Kris Kristofferson was, and likely is still, a man of many talents. In 1965, Kristofferson left a teaching position at the United States Military Academy to seek success in the music industry. After moving to Nashville and trying to make his way as a songwriter, unsuccessfully, he took a job piloting helicopters to and from oil rigs in the Gulf of Mexico in order to support his wife and 2 young children. After getting fired from that thanks to increased alcohol consumption, Kristofferson moved back to Nashville where he learned that some of his songs had been recorded. After some help and support from June Carter Cash and her husband who wore a lot of black, Kristofferson wound up with a whopping 10-year record deal only 4 years after leaving the Military Academy, and 1 year after that he released his debut album, today’s addition to the Musical Training Plan: Kristofferson.
In addition to being a talented songwriter and a singer who said of himself “I sound like a frog”, Kristofferson has also enjoyed a fairly successful career on screens all over the world. With a staggering 119 acting credits on IMDB, the man has kept himself busy. Starting with humble roles in 1971, Kristofferson didn’t really hit anything big (unless you count working with a young Scorsese on Alice Doesn’t Live Here Anymore) until 1976 when he starred opposite Barbara Streisand in the 3rd rendition of A Star is Born. Since then he’s done plenty, but the first films in the “known for” section of IMDB are the comic book action franchise, Blade films, and Payback. Now that we’ve got his film career out of the way, let’s get back to music.
Much like many of the great country-western albums, Kristofferson‘s songwriting is what steals the show. Instrumentally, much of it is pretty par for the course with the exceptions of “Blame it on the Stones” and “The Law is for Protection of the People”, which is not to say that the album is bad or boring musically, just not particularly special. Kristofferson’s vocals aren’t especially noteworthy either (again, he described himself as sounding like a frog) although his rough voice makes his stories all the more believable. The pieces of this album that stick with me are the lyrics as Kris walks the line between poetry and storytelling beautifully. Moments on this album feel almost like having a conversation over a cold bottle and a warm fire with Robert Frost or uncle Walt, a truly unique and delightful feeling to have. My personal favorite moment of songwriting on Kristofferson comes in the spoken word intro to its 2nd song, “To Beat the Devil” when Kristofferson says “With a stomach full of empty and a pocket full of dreams I left my pride and stepped inside a bar. Actually, I guess you’d call it a tavern; cigarette smoke to the ceiling and sawdust on the floor.” He pivots so effectively from calculated artistry to pausing his story for a quick correction before bouncing right back, and I can’t get enough of it. Country is at its core a storytelling genre and Kristofferson is at his core a storyteller (which probably helped his acting career) and, as such, Kristofferson is truly a storytelling album.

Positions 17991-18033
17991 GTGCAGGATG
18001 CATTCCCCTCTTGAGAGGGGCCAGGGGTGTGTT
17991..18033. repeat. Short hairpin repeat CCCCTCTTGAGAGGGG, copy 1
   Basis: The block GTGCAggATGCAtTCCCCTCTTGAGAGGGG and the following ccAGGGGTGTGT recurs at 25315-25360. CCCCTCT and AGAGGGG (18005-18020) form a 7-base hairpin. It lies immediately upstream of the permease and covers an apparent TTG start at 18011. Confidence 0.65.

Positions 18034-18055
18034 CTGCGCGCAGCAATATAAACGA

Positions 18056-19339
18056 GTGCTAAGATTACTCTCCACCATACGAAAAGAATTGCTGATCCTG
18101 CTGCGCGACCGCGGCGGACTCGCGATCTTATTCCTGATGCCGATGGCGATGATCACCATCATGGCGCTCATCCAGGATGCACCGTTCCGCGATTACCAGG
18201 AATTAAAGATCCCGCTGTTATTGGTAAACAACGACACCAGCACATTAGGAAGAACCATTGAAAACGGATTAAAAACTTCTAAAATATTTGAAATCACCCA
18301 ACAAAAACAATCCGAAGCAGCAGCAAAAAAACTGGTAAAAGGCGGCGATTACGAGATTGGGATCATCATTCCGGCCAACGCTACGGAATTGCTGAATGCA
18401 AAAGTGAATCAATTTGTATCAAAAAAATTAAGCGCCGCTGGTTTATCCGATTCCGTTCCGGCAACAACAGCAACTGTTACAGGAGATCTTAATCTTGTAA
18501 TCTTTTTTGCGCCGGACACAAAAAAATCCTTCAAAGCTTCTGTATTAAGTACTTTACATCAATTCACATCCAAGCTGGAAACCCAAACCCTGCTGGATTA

This album probably won’t be too boring to function as background noise, but it really shines when you give it enough attention to keep up with the stories being told. There doesn’t seem to be a running narrative through the entire record, but that doesn’t really take anything away from it being as successful as it is. Kris Kristofferson made an album that can be enjoyed fairly easily by most, especially fans of old school country western stylings, without being overly ambitious and weighing it down with any uneccessary flair. That being said, it’s still an easy, fun listen that I’m sure I’ll revisit every once in a while with a smile on my face. I hope you find something to appreciate in this album too.
Thanks for reading.